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Close up of man holding Samsung smartphone and using application Google Maps to destination. navigation service by Google company Navigation service by Google

Litigants possess a powerful tool for winning cases that is hiding in plain sight: Internet mapping services, like Google Maps. Once an unreliable source from the standpoint of the rules of evidence, the overwhelming use—and increased reliability—of Internet mapping services has established them as an essential tool in today’s society. Their importance has been confirmed by the New York State Legislature which, in December 2018, enacted an amendment to CPLR 4511 that allows courts to take judicial notice of the data and images provided by Internet mapping services, with a rebuttable presumption that they are accurate. But the dearth of case law since then suggests that the amendment is underutilized and underappreciated, although two recent cases demonstrate the amendment’s potential power.

The Rise of Mapping Services

The “dot-com” boom of the 1990s and 2000s produced countless iconic innovations, from the Internet itself to smartphones, e-commerce and, of course, Internet mapping services. The early Internet mapping applications were limited to, for example, providing step-by-step directions from one place to another. Since then, however, Internet mapping services have developed at an incredibly rapid pace, becoming faster and increasingly reliable—to the point where they can now produce three-dimensional satellite images of almost 98% of the parts of the world where people live (Richard Nieva, Google Maps has now photographed 10 million miles in Street View (December 2019)), often with a variety of images from different years, all at the click of a mouse or tap of a finger. Today, over a billion people use just one of those applications, Google Maps, each month. Ethan Russell, 9 things to know about Google’s maps data: Beyond the Map (September 2019).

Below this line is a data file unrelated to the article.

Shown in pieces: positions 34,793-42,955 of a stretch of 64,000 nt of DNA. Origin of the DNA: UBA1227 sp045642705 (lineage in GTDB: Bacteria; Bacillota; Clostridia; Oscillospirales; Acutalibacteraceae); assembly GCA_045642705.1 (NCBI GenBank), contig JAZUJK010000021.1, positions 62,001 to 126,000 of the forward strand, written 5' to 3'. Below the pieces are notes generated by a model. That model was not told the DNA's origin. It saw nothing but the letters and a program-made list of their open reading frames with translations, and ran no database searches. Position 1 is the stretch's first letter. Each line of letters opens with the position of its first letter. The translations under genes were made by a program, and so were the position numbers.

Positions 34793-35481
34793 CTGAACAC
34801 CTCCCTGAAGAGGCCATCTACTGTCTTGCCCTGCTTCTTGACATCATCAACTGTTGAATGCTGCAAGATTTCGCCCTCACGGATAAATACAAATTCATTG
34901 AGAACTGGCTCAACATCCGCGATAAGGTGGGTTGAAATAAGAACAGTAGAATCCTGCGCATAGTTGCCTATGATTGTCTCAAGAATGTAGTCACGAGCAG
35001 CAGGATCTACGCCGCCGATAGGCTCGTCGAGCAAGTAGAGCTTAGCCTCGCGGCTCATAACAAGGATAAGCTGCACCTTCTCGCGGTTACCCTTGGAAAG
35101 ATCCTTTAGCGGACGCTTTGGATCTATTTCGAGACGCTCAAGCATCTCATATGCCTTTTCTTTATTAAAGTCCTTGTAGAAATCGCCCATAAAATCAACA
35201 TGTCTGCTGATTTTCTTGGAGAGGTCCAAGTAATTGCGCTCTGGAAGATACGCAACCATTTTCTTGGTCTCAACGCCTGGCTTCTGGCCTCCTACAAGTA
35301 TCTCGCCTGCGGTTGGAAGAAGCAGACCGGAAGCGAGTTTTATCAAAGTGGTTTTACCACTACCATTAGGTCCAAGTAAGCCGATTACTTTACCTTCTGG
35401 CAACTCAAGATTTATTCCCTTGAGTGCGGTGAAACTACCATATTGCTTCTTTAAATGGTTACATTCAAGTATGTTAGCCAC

Presumption of Accuracy

As their general popularity boomed—and long before the Legislature stepped in—litigators could not help but use Internet mapping services in their motion papers, at depositions, and at trial. However, litigators struggled with authenticating the data and images, and courts struggled with admitting their contents into evidence. Litigators often felt compelled to certify the data or images by going through the time-consuming and costly process of subpoenaing companies like Google or securing non-party witnesses (see, e.g., Lau v. Margaret E. Pescatore Parking, 2014 NY Slip Op 33638[U], **2 [Sup. Ct. NY Co. 2014] (Google images certified by Google used in motion for summary judgment); Rodriguez v. Shuttle Assoc., 2018 NY Slip Op 31595[U], **4 [Sup. Ct. NY Co. 2018] (use of non-party witness to authenticate image from Google Maps)) to authenticate them in order to avoid the risk of a ruling of inadmissibility (see, e.g., Williams v. City of NY, 59 Misc.3d 1213[A], 2018 NY Slip Op 50532[U] [Sup. Ct. Bronx Co. 2018] (Google Map printout inadmissible)). Some courts, relying on precedent, took judicial notice of the data or images from Internet mapping services, but even those precedents suggested that judicial notice should be limited only to matters of “distance and geography” (see, e.g., Lovelace v. RPM Ecosystems Ithaca, 42 Misc.3d 1235[A], 2014 NY Slip Op 50369[U], **6, n.5 [Sup. Ct. Tompkins Co. 2014]; Connor v. City of NY, 29 Misc.3d 1208[A], 2010 NY Slip Op 51757[U, ***3] [Sup. Ct. NY Co. 2010]).

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